Background: Obesity is associated with clinical depression among women. However, depressed women are often excluded from weight loss trials. Purpose: This study examined treatment outcomes among women with comorbid obesity and depression. Methods: Two hundred three (203) women were randomized to behavioral weight loss (n∈=∈102) or behavioral weight loss combined with cognitive-behavioral depression management (n∈=∈101). Results: Average participant age was 52 years; mean baseline body mass index was 39 kg/m 2. Mean Patient Health Questionnaire and Hopkins Symptom Checklist (SCL-20) scores indicated moderate to severe baseline depression. Weight loss and SCL-20 changes did not differ between groups at 6 or 12 months in intent-to-treat analyses (p∈=∈0.26 and 0.55 for weight, p∈=∈0.70 and 0.25 for depressive symptoms). Conclusions: Depressed obese women lost weight and demonstrated improved mood in both treatment programs. Future weight loss trials are encouraged to enroll depressed women.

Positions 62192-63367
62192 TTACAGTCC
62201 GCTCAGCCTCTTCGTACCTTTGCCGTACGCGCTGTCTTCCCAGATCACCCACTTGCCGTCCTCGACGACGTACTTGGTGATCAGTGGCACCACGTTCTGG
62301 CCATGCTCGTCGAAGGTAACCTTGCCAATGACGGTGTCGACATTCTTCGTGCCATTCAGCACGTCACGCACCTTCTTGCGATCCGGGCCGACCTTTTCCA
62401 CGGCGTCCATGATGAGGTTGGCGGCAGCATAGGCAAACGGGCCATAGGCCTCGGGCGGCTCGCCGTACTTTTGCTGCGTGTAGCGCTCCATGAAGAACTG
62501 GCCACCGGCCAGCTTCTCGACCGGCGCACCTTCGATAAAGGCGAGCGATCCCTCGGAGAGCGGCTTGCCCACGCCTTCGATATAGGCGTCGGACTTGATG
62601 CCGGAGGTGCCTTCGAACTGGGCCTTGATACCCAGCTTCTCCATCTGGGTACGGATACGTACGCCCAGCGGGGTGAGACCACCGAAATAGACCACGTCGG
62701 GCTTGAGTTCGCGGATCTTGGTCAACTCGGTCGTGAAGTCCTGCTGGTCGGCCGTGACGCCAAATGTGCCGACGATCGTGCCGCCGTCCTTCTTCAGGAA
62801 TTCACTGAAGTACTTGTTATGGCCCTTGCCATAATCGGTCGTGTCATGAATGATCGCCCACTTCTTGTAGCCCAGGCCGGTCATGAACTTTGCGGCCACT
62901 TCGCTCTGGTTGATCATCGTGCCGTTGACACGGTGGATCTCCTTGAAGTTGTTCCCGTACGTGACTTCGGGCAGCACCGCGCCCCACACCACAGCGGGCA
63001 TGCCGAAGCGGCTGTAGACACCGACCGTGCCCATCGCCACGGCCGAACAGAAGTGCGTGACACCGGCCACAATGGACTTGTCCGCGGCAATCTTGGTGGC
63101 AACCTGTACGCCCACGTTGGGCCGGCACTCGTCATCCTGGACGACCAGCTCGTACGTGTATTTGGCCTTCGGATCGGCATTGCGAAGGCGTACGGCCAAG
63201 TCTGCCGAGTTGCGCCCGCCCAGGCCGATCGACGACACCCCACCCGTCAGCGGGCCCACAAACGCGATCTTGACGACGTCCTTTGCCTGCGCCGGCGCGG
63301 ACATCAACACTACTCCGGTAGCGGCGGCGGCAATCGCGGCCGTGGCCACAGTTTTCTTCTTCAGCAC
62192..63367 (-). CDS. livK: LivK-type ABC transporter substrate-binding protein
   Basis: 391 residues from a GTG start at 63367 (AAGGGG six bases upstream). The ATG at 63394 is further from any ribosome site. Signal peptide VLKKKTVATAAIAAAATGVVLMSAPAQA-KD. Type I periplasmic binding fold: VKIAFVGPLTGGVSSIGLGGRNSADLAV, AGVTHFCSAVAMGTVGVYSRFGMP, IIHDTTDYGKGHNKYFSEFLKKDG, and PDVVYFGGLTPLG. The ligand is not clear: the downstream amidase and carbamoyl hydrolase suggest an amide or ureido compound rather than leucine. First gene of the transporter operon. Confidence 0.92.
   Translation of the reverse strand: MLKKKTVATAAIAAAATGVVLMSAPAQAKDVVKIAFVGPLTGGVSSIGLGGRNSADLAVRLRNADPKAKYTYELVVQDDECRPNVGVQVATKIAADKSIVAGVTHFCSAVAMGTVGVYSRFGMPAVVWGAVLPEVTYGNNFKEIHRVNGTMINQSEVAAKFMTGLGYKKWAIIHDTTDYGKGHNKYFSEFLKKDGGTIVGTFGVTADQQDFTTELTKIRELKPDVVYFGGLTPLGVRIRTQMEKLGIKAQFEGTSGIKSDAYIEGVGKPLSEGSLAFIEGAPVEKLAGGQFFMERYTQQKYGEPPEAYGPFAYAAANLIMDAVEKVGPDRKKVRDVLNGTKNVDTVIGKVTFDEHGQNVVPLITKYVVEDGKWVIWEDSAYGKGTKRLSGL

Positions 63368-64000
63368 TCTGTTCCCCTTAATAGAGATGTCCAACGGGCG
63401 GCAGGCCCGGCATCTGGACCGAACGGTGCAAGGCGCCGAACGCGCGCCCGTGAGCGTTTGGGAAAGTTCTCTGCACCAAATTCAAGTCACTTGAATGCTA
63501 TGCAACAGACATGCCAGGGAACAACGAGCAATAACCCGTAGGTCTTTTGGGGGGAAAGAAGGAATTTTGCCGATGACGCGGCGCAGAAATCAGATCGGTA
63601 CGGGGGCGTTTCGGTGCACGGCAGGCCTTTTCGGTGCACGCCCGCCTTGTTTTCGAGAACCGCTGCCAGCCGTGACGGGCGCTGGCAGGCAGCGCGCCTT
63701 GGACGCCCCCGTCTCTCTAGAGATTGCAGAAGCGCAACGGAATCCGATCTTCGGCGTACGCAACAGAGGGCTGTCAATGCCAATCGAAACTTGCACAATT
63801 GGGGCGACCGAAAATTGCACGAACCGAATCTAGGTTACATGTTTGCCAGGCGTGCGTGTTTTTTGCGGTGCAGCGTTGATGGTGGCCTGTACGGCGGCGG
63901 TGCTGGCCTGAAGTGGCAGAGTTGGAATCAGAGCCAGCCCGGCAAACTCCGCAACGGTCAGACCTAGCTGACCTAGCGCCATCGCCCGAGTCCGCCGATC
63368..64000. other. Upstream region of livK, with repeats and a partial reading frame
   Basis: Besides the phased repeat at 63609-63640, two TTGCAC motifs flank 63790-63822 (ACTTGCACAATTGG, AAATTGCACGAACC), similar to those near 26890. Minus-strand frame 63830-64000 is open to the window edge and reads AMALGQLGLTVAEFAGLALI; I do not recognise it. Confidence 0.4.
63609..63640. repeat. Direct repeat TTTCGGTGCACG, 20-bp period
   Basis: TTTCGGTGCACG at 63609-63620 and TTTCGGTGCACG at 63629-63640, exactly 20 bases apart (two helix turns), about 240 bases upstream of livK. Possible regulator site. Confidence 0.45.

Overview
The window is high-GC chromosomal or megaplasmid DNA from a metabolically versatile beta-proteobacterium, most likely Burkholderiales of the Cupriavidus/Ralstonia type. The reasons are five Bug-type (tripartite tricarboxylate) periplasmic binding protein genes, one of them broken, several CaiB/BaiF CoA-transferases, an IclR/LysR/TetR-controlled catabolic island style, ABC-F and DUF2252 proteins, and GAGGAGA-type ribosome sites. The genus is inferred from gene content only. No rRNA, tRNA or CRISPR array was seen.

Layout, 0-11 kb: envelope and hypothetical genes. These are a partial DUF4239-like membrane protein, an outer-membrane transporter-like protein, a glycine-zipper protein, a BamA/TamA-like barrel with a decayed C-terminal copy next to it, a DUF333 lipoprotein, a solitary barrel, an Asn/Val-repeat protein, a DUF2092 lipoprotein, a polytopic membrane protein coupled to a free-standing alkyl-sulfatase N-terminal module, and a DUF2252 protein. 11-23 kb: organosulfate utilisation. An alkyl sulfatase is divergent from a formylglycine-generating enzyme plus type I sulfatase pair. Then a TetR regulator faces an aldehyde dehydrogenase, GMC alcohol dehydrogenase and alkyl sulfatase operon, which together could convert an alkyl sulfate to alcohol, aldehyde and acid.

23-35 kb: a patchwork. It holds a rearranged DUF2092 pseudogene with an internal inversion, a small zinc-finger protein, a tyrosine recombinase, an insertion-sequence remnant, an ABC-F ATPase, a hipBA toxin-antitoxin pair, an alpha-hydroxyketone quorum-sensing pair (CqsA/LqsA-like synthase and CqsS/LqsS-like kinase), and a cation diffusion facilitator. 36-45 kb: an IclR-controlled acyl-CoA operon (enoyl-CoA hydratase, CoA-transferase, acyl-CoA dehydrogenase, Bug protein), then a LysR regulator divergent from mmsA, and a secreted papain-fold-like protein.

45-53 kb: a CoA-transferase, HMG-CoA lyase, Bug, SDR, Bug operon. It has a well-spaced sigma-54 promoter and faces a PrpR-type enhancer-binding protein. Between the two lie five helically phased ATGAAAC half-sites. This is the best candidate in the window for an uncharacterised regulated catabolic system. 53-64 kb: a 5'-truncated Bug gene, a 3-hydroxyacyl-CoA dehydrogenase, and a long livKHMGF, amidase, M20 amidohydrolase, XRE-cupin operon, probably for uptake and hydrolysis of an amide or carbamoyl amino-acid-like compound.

Bibliographical noteFunding Information:
Acknowledgments This study was funded by National Institutes of Health Grant R01MH068127 (G. E. Simon, PI); ClinicalTrials.gov identifier: NCT00169273, “Epidemiology and Care of Comorbid Obesity and Depression.” Conflict of Interest Statement The authors have no conflicts of interest to disclose.